Dorian to Enhance Rainfall in Bahamas, South Florida

By By Kristina Pydynowski, senior meteorologist
July 31, 2013, 3:17:27 AM EDT

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While there is a chance that Dorian may restrengthen, the tropical system will still impact those along its path this week with heavy rainfall, regardless of its official classification.

After losing its tropical storm status on Saturday, Dorian is a tropical rainstorm racing westward through the southwestern Atlantic.

With the path of Dorian is forecast to be along the Turks and Caicos, southern Bahamas and South Florida, people in these areas should be prepared for torrential downpours and the risk of low-lying area and urban flooding.


However, meteorologists will continue to monitor Dorian since the atmosphere is showing signs of becoming more conducive for Dorian to regain tropical storm strength during the next couple of days.

If Dorian returns to tropical storm status, that would raise the potential for damaging winds and dangerous surf to Turks and Caicos, Bahamas and South Florida. It could also mean heavier rainfall and a greater risk for flooding.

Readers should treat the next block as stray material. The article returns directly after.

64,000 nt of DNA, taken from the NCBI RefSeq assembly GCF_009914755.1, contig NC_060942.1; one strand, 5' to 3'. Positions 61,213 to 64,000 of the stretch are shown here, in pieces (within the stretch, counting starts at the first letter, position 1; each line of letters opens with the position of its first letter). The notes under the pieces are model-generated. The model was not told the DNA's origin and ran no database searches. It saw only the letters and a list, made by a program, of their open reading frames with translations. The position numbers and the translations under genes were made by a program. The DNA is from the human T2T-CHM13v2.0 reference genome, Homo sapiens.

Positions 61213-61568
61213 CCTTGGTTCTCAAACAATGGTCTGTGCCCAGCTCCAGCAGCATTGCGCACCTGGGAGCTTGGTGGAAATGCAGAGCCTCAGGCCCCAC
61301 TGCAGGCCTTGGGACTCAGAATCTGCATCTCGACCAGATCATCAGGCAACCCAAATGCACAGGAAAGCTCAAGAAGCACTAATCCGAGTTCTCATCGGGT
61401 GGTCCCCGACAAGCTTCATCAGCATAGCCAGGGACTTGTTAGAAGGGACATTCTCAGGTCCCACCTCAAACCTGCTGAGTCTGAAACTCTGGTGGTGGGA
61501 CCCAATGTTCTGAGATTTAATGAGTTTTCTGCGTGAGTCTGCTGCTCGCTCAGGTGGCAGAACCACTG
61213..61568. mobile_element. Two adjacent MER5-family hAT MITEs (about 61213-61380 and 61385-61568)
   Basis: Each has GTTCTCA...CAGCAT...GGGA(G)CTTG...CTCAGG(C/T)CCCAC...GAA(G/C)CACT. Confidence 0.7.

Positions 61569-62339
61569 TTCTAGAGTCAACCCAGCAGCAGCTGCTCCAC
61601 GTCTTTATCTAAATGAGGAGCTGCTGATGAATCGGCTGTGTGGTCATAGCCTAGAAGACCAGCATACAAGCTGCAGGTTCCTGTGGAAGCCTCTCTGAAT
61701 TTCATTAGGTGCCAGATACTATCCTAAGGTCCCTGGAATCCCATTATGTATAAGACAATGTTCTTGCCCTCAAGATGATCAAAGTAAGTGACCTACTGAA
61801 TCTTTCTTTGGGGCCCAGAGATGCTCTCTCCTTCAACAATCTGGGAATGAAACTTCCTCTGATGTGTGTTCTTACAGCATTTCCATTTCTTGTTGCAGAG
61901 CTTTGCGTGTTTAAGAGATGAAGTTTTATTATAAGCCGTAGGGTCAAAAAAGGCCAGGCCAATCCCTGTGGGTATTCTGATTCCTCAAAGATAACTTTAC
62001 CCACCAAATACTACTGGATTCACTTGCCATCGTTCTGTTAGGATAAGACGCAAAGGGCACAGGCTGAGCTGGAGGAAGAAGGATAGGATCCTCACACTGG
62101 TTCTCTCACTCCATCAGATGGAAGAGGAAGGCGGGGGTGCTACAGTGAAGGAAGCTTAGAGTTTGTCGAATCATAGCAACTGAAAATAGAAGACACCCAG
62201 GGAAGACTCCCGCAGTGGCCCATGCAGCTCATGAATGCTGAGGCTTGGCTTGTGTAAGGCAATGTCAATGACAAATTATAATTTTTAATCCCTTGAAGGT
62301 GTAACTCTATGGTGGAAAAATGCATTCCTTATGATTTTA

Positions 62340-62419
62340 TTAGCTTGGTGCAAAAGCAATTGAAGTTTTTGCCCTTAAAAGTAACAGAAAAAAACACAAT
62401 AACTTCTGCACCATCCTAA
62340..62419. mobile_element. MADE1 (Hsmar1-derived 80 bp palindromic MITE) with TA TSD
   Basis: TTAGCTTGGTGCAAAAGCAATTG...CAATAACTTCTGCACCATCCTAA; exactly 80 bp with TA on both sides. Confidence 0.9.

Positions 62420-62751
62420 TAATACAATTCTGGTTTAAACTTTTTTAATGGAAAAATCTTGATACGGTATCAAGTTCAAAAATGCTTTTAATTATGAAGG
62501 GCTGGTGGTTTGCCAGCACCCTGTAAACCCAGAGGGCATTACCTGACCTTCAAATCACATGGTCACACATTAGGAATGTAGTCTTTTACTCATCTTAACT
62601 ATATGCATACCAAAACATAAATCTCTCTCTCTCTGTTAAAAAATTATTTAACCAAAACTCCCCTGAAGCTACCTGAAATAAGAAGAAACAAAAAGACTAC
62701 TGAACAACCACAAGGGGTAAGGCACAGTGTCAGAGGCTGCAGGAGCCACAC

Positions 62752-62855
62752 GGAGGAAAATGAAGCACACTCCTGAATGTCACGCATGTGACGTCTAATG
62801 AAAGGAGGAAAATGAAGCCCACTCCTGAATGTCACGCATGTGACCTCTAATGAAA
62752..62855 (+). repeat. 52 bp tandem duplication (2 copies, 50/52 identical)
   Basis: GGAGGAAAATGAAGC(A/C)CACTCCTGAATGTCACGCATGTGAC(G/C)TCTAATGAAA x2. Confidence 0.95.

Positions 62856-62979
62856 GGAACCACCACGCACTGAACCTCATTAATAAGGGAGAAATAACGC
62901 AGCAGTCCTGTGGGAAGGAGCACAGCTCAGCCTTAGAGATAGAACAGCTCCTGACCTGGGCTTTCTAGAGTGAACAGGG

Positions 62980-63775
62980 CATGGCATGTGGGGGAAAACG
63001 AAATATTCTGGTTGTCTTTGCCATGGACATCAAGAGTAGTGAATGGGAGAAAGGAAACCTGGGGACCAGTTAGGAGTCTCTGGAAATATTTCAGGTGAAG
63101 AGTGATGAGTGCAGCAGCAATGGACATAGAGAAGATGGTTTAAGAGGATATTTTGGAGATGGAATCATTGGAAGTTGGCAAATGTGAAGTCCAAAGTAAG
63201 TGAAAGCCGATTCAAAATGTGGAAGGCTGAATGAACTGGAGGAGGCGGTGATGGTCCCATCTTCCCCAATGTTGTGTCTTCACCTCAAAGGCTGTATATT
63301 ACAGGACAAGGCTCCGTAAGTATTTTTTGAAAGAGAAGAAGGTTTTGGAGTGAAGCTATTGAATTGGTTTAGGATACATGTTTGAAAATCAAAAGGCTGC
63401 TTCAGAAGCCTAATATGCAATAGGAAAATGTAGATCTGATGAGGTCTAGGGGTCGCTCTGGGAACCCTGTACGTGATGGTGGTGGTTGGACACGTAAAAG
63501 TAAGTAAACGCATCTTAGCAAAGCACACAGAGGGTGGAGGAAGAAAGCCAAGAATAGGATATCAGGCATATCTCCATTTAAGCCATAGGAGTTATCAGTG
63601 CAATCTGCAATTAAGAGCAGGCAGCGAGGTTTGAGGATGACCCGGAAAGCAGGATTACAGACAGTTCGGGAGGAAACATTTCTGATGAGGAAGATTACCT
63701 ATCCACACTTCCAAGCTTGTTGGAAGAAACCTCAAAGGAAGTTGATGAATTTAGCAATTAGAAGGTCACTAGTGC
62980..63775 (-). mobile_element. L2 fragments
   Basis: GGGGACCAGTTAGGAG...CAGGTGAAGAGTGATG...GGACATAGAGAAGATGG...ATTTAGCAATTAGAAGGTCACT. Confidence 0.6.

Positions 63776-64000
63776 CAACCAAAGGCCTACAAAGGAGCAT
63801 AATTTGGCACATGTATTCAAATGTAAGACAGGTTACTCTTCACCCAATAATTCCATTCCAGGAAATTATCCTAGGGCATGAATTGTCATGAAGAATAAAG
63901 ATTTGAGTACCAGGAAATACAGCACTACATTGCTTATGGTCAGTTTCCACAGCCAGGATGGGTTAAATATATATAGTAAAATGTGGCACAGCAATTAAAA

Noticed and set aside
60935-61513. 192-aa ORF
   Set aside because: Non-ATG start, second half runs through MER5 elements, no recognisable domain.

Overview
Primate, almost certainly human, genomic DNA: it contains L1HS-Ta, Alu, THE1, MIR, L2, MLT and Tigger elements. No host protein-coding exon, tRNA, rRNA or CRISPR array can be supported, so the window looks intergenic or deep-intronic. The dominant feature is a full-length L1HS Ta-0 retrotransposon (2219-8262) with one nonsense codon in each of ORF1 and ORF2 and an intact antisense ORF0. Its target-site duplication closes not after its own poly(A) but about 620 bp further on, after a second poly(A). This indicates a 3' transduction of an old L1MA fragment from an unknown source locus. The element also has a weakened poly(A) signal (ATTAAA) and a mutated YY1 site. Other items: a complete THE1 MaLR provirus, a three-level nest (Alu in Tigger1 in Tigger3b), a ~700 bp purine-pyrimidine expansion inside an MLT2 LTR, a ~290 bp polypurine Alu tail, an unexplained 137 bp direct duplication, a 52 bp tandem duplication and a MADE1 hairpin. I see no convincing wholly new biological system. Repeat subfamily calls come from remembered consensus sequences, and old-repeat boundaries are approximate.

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Even if such restrengthening fails to occur, Dorian will not pass unnoticed to those living along and near its path.

More numerous drenching and gusty showers and thunderstorms from Dorian may graze Hispaniola and will spread in a southeast-to-northwest fashion across the Turks and Caicos, southern and central Bahamas and eastern Cuba Tuesday through Wednesday.

Flash flooding and mudslides are a concern, as well as minor tree damage and power outages.

The danger of rough surf will also shift from east to west from the Leeward Islands to the Bahamas through Wednesday.


Dorian is forecast to travel far enough to the northwest Thursday and Friday to enhance showers and thunderstorms across South Florida, including in Miami, Key West and Fort Lauderdale.

For motorists, the accompanying downpours could the visibility and increase the risk of vehicles to hydroplane.

Beyond Thursday, Dorian could make a right hand curve and travel along or just off the Southeast coast. Other options include a westward path into the southern Gulf of Mexico or the system breaking up near Florida.

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